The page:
Regal Prints to increase production capacity

Digital printers look at enhancement options

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Manoj Kothari, director of Regal Prints alongside the Konica Minolta AccurioPress c2060
Manoj Kothari, director of Regal Prints alongside the Konica Minolta AccurioPress c2060

Regal Prints is a subsidiary of Regal Industries, which started in 1934 and did some publishing in its early days. It started printing with a treadle letterpress machine for producing and supplying wedding cards. Value addition to print was performed using silk screen machines and embossing dies. Just two years ago Regal migrated to digital.

“We have always been doing fancy printing. There is a market for value-added printing in Indore. Trends are changing with customers preferring foiling more these days instead of UV ink and coating effects. The trend right now is for dull foiling and down embossing,” says Manoj Kothari, director of Regal Prints.

Two years ago, when the company started digital printing, it purchased a brand new Konica Minolta AccurioPress c2060. Apart from this, the company has a Duplo cutting machine, a magic cutting machine and a thermal lamination machine in its battery of finishing equipment. Regal is also planning to invest in a machine for spot UV. “We’re planning to grow our digital setup. We plan to purchase new high performance machines for increasing our productive output. We might again go for a machine from Konica Minolta as we’ve had good experience with the KM team. Value-added printing also includes pearlized effects printed with touches of silver and gold. All these are coming to digital. We’re interested in these machines as it will help us in the segment that we’re currently supplying to,” says Kothari.

Regal uses a converted Heidelberg letterpress machine for foiling and embossing. These are old platen presses attached to a thermostat and timer to use it for hot foiling, a common practice in India. “This is a second-hand rebuilt machine that we purchased from a trader. It is pretty common in India to convert these machines and use them for foiling,” explains Kothari. In the coming days, the company may purchase a new foiling machine and is looking at several suppliers of digital enhancement machines that come with foiling options. Kothari shares that he may want to wait until drupa next year to have a look around for newer and better technologies.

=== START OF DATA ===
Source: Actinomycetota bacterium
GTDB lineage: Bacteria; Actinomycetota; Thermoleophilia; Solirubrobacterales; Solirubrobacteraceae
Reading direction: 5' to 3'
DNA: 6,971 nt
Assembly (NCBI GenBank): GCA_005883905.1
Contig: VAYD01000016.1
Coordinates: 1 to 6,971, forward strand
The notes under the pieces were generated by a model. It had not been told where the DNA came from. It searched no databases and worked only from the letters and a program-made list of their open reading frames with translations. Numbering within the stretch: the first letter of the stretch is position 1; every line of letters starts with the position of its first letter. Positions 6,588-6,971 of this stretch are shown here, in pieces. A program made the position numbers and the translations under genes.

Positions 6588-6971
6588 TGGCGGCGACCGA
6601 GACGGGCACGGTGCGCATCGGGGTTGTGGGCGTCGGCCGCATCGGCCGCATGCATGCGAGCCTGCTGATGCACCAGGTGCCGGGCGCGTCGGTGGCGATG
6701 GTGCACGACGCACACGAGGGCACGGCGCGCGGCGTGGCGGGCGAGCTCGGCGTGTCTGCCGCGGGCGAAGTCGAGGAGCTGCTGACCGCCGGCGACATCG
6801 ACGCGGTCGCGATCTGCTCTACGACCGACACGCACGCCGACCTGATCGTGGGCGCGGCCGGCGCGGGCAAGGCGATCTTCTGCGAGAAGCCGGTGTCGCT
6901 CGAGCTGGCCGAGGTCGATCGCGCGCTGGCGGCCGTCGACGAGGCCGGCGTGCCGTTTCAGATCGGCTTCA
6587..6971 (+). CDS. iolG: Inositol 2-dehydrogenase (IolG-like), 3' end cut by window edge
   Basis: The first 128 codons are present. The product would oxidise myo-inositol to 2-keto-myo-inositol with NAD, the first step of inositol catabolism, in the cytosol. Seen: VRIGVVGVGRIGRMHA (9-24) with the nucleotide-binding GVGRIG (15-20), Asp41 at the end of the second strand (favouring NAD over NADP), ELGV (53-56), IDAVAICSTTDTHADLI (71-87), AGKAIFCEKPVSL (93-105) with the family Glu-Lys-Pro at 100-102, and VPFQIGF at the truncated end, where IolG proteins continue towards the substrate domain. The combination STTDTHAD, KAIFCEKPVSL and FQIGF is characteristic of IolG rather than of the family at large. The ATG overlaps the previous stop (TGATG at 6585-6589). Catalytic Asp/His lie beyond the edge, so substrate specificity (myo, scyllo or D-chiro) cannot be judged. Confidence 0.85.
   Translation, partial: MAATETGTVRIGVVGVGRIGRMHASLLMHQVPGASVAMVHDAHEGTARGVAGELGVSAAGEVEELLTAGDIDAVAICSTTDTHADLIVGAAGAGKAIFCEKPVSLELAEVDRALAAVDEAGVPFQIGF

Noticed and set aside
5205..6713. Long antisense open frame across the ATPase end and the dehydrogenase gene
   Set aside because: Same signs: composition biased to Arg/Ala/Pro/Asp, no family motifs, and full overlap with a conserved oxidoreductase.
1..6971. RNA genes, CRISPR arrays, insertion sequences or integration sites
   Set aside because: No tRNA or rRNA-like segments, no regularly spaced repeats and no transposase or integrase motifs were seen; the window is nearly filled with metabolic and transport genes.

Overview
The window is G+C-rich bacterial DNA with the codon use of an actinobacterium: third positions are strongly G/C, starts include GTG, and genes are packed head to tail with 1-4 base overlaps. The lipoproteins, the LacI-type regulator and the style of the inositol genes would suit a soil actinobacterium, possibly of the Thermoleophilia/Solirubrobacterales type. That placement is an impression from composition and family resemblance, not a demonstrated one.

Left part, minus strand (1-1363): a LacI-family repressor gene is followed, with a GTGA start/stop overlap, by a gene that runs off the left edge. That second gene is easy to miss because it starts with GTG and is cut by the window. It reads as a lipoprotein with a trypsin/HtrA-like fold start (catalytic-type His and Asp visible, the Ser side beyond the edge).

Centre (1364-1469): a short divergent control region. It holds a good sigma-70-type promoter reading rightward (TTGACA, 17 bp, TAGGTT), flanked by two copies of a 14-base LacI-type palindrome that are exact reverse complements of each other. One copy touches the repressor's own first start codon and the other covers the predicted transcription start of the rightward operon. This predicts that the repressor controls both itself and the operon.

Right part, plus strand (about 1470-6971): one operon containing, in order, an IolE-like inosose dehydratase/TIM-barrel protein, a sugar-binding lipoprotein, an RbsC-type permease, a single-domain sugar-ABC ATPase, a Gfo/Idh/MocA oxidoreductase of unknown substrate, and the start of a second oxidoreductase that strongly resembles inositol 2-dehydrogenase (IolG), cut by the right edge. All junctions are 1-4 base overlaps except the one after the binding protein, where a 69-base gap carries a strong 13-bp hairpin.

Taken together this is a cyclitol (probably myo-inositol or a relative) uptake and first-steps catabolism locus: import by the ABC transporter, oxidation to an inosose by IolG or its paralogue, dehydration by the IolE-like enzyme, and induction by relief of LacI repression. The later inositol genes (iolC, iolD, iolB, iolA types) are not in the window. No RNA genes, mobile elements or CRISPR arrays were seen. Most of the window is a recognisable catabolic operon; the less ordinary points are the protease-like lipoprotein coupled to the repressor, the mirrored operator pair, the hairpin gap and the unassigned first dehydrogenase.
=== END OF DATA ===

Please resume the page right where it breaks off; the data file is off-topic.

Regal prints 1,000 to 1,500 impressions in a day right now but is looking to increase the production volume on its existing KM press and then purchase a new digital press. “There are a lot of options available in the market. We will evaluate on various parameters including the ROI of the press. Since we supply wedding cards and it is a seasonal business, we have to be very careful with our investments. We are able to supply printed work worth Rs 2.5 to 3 lakhs each month. We want to increase our production capacity to help us grow profitably in coming days,” Kothari shares.

In 2018, the company registered good growth. In 2019, the company is planning to triple its production capacity. “Indore is a huge market and has a lot of potential. We have to tap on all the areas of this city and for that, we have to increase our setup. This year we’ll be planning and investing in new machines to grow our business further,” Kothari concludes.

2023 promises an interesting ride for print in India

Indian Printer and Publisher founded in 1979 is the oldest B2B trade publication in the multi-platform and multi-channel IPPGroup. While the print and packaging industries have been resilient in the past 33 months since the pandemic lockdown of 25 March 2020, the commercial printing and newspaper industries have yet to recover their pre-Covid trajectory.

The fragmented commercial printing industry faces substantial challenges as does the newspaper industry. While digital short-run printing and the signage industry seem to be recovering a bit faster, ultimately their growth will also be moderated by the progress of the overall economy. On the other hand book printing exports are doing well but they too face several supply-chain and logistics challenges.

The price of publication papers including newsprint has been high in the past year while availability is diminished by several mills shutting down their publication paper and newsprint machines in the past four years. Indian paper mills are also exporting many types of paper and have raised prices for Indian printers. To some extent, this has helped in the recovery of the digital printing industry with its on-demand short-run and low-wastage paradigm.

Ultimately digital print and other digital channels will help print grow in a country where we are still far behind in our paper and print consumption and where digital is a leapfrog technology that will only increase the demand for print in the foreseeable future. For instance, there is no alternative to a rise in textbook consumption but this segment will only reach normality in the next financial year beginning on 1 April 2023.

Thus while the new normal is a moving target and many commercial printers look to diversification, we believe that our target audiences may shift and change. Like them, we will also have to adapt with agility to keep up with their business and technical information needs.

Our 2023 media kit is ready, and it is the right time to take stock and reconnect with your potential markets and customers. Print is the glue for the growth of liberal education, new industry, and an emerging economy. We seek your participation in what promises to be an interesting ride.

– Naresh Khanna

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